Next week, Jake Stone (Bluejuice) will host the first of three free seminars at the Sydney Conservatorium of Music.
As the producer, booker and host of the three-event series, Jake Stone has tapped musicians such as Hermitude, Thundamentals and Boy & Bear, as well as industry figures as Todd Wagstaff (Parker & Mr French) and Veronica & Lewis (triple j), to weigh in on the changing face of contemporary and digital music.
Tackling topics like building a strong industry team, television and film score, and the career journey from classical to pop, the seminars take place over three dates on 26 August, 8 September and 27 October.
Naturally, the Sydney Conservatorium of Music is using the series to promote its new degree programs, but as Jake Stone tells TIO in the Q&A below, the goal is to help those starting to work in music to “get up the ladder a bit more quickly.”
Why has the Sydney Conservatorium of Music placed such a fresh onus on contemporary music with this series?
The SCM has four new degree programs starting next year, in Contemporary Music, Creative Music, Digital Music and Media, and Improvisation. We are really proud that we are engaging in the music of today in this way, and wanted to show young musicians some of the pathways they can take if they do degrees like these.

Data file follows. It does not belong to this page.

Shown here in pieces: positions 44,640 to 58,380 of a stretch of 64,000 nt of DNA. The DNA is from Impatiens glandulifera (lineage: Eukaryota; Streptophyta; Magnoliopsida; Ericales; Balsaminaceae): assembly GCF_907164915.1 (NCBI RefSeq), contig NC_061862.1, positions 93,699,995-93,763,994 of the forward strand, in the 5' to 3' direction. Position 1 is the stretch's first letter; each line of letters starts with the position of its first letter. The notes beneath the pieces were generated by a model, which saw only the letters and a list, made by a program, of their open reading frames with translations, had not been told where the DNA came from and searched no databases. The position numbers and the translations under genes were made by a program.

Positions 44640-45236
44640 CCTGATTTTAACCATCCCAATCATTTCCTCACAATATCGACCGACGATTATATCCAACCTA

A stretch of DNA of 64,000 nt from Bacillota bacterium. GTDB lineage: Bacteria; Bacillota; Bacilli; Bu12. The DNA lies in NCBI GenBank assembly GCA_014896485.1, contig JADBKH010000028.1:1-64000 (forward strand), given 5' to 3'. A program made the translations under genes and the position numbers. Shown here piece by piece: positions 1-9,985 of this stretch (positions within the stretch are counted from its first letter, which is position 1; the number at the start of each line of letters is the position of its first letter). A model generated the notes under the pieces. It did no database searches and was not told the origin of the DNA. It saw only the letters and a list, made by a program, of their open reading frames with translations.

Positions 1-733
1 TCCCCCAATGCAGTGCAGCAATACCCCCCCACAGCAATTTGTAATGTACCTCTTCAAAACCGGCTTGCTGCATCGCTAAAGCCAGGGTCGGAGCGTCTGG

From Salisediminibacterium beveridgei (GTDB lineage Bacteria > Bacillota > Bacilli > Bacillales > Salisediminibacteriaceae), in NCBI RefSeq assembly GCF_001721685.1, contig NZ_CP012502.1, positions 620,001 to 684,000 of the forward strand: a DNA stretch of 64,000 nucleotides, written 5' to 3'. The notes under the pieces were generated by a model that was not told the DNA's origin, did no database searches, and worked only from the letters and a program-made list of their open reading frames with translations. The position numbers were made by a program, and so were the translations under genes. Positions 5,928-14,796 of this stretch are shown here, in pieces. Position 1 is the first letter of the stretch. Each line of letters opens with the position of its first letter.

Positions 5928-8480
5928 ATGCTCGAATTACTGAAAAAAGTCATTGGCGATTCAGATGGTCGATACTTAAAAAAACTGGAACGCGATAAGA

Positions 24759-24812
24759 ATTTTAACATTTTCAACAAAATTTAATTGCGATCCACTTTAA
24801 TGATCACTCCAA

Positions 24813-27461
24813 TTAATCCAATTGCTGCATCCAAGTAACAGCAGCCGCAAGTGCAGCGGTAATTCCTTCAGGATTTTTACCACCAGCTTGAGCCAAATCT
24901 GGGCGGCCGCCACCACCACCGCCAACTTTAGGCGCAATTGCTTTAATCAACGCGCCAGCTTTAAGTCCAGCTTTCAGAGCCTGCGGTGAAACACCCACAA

Tell me about the speaker booking process, as an artist yourself you must have been able to call in a few favours, right?
Paying everyone a reasonable amount to turn up, and making it as easy as possible for them helps. But I have to say, it’s incredibly useful to have worked with and known all of these artists, and to have forged friendships with them outside of this role.
How much of your own experience as an artist informed the three topics to be covered?
Lots and lots. Without the headache and triumph of 13 years of music industry work, I’d never even know what to ask these people. As it is, I respect their skill set for what it is – high level abilities that the average person can only dream of refining.